The opinion of the court was delivered by: ROBINSON, JR.
FINDINGS OF FACT AND CONCLUSIONS OF LAW
The lead case in this consolidated group of cases, Donovan v. United States Postal Service, No. 78-602, was filed on April 4, 1978, as a suit by the Department of Labor (DOL), against the United States Postal Service (USPS). DOL alleged that USPS violated the Fair Labor Standards Act (FLSA), 29 U.S.C. § 201 et seq., said violations falling into two distinct categories, to wit: (1) Smith/Kaplan,
and (2) Elia violations.
Subsequent to the filing of the original complaint, private litigants Evans, et al.,
sued USPS for further alleged violations of the FLSA. Thereafter, DOL amended its complaint to include all but one of the Evans allegations.
DOL does not sue employers for alleged FLSA violations in a vacuum. Ordinarily, it conducts a thorough investigation of the employer's actions prior to initiation of litigation. The instant case was brought under unique circumstances, however. The two categories of FLSA violations incorporated in the original complaint had already been resolved in litigation brought by various private parties, and issues had either been resolved adversely to the USPS,
or submitted to the Secretary of Labor for arbitration.
Damages in excess of $ 66 million were awarded to Plaintiffs in those cases, and their attorneys were paid in excess of $ 3 million by USPS for attorneys fees and costs. Because of the procedural restrictions in the FLSA, however,
only party plaintiffs were compensated. This left over 400,000 USPS employees devoid of remedy for the FLSA violations.
DOL had three motives for initiating this lawsuit prior to a thorough investigation: (1) only it could sue in a class action on behalf of the remaining employees
(hereinafter referred to as non-plaintiffs), toll the statute of limitations against them, and insure that they were compensated for the FLSA violations, (2) the facts underlying the violations alleged in Smith/Kaplan and Elia were virtually unrefutable, and the alleged violations were indigenous to USPS' payroll and timekeeping system, and thus potentially affected all non-exempt USPS employees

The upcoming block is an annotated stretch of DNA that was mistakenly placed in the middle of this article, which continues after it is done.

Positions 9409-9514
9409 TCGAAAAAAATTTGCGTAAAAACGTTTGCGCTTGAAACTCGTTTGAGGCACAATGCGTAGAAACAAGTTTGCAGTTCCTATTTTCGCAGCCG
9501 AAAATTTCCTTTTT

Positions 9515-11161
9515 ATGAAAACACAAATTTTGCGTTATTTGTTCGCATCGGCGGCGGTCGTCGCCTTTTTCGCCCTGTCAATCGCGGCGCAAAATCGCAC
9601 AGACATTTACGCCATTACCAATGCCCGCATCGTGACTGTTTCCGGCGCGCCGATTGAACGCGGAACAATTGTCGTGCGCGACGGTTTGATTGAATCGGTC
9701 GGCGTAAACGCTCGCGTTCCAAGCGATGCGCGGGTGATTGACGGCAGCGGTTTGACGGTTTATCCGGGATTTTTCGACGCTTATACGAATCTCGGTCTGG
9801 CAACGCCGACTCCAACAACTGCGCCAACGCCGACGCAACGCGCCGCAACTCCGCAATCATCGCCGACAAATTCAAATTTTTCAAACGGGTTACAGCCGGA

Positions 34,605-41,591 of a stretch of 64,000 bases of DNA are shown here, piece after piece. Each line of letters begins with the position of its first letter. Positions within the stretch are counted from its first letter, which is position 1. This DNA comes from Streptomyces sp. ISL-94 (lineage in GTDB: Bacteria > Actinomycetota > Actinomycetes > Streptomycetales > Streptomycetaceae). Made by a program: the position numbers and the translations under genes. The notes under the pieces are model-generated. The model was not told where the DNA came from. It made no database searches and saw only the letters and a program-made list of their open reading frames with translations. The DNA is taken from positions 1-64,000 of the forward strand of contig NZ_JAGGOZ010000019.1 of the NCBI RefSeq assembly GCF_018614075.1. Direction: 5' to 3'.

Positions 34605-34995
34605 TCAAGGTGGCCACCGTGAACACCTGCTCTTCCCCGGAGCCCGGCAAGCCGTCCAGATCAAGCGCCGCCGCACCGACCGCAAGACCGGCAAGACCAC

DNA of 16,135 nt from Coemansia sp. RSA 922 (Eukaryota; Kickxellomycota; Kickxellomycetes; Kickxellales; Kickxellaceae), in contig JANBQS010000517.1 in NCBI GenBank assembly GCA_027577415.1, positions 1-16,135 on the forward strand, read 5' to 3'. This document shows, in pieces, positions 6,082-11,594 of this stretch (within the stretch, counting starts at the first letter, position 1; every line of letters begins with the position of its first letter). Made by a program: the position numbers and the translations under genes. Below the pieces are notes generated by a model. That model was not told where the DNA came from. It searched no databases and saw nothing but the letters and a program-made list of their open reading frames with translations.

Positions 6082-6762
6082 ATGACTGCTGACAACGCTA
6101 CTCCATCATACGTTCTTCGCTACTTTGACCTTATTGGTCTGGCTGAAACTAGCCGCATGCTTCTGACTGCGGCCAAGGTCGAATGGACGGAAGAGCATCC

and (3) Postmaster General Bolger specifically requested that DOL bring suit, and thus preclude further private lawsuits with accompanying attorneys fees.
Subsequent to the filing of the lead case and the Evans litigation, a procedural quagmire developed. On February 12, 1979, the National Association of Letter Carriers (NALC) and certain named letter carriers moved to intervene in Donovan, alleging that USPS had entered into an oral "non-plaintiff agreement"
when it settled the Smith/Kaplan case. On February 16, 1979, Mozart G. Ratner, the attorney for the Kaplan plaintiffs,
moved to intervene in Donovan, on behalf of himself and four non-plaintiff letter carriers, also alleging the existence of a "non-plaintiff agreement." On July 10, 1979, Atwood v. USPS, No. 79-1808, was filed on behalf of the attorneys in Smith
and all non-plaintiffs, seeking specific performance of the alleged non-plaintiff agreement. On July 27, 1979, DOL moved to intervene in Atwood ; on October 18, 1979, Ratner, et al. sought intervention in Atwood.